Omega-3 polyunsaturated fatty acids may promote bone health
MedWire News: A study conducted in rats suggests that during the growth stage, a variety of omega-3 polyunsaturated fatty acid (ω-3 PUFA) sources should be consumed in order to improve bone health.
While bone formation surpasses the rate of bone absorption during childhood and adolescence, this pattern is reversed in adulthood. This eventually leads to bone mineral and protein loss, causing reduced bone strength and osteoporosis development. Previous studies have found that maximizing bone mass during periods of bone growth can slow the rate of osteoporosis later in life, and ω-3 PUFAs may help to regulate bone metabolism.
Janet Tou (West Virginia University, Morgantown, USA) and colleagues studied the effect of various ω-3 PUFAs on the bone mass and strength of growing female rats, as reported in the journal Bone.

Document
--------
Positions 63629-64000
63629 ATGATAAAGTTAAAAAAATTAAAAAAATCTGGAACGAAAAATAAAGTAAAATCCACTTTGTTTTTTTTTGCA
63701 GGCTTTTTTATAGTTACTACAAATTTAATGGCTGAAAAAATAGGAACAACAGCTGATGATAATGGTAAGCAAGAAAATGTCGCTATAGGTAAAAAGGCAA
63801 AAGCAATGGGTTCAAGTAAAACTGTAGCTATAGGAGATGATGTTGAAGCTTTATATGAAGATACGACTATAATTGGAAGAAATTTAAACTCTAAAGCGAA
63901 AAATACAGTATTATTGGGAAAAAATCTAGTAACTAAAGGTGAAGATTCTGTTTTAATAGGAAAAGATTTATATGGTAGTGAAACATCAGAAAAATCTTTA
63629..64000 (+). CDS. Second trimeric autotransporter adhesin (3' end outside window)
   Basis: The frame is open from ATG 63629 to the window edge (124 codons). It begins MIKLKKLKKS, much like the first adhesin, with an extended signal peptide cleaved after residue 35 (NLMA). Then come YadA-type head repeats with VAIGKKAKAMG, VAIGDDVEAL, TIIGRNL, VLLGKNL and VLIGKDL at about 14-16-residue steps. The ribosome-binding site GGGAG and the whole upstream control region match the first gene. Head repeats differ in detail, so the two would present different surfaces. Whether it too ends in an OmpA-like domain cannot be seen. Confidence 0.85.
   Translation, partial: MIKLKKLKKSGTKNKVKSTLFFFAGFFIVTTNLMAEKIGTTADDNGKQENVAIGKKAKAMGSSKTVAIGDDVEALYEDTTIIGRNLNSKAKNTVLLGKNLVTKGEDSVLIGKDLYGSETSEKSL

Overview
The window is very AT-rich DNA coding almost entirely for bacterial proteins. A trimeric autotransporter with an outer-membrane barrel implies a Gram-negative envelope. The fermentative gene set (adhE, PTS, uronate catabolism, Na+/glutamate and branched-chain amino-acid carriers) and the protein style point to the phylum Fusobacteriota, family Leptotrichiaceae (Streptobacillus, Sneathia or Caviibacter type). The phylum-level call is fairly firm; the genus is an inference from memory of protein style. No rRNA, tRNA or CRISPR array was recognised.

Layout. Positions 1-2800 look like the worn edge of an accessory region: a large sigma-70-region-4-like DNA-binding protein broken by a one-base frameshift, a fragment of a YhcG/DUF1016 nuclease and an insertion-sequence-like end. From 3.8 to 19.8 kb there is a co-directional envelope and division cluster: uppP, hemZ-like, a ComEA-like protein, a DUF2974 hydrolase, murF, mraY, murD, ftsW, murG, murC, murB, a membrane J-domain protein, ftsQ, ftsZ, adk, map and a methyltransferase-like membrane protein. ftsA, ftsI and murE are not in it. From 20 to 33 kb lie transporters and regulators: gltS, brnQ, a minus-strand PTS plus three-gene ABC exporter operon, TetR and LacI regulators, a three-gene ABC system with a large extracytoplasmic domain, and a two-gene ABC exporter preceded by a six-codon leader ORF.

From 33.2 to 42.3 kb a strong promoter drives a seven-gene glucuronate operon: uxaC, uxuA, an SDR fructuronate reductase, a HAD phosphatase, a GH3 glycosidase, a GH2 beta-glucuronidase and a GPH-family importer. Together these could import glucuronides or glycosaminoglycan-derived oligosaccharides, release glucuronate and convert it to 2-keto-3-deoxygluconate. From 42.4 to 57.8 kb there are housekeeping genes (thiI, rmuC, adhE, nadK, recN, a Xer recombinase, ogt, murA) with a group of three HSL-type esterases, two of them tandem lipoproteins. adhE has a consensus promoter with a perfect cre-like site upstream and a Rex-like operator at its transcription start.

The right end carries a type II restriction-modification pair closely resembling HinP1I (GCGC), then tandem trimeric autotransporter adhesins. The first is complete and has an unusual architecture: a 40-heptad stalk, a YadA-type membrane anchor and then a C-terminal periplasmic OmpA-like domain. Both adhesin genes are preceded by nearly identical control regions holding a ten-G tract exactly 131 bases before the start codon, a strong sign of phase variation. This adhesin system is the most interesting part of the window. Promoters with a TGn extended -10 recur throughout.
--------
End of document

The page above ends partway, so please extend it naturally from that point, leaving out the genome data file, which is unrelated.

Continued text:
The rats were fed a high-fat diet containing either corn oil or one of five ω-3 PUFA-rich oils: flaxseed, krill, menhaden, salmon, or tuna. After 8 weeks, bone mineral density (BMD) was measured and bone strength and trabecular and cortical bone architecture were assessed.
In general, the rats given ω-3 PUFAs had positive tibia longitudinal growth, with the groups fed tuna oil or salmon oil showing the most growth. The tuna oil group also had the highest tibial BMD and bone mineral content.
Tuna oil is high in docosahexaenoic acid (DHA), explain the authors, suggesting that ω-3 PUFAs rich in DHA are especially beneficial in increasing bone mass during growth. However, it was noted that fish oil-based ω-3 PUFAs improved trabecular but not cortical bone architecture; greater improvements in microarchitecture were seen in group given flaxseed oil, which is high in alpha-linolenic acid.
These findings suggest that no single ω-3 PUFA increases both bone mass and bone microarchitecture. Therefore, the authors conclude that "a variety of ω-3 PUFA sources should be consumed in order to improve bone health during the growth stage."
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By Stephanie Leveene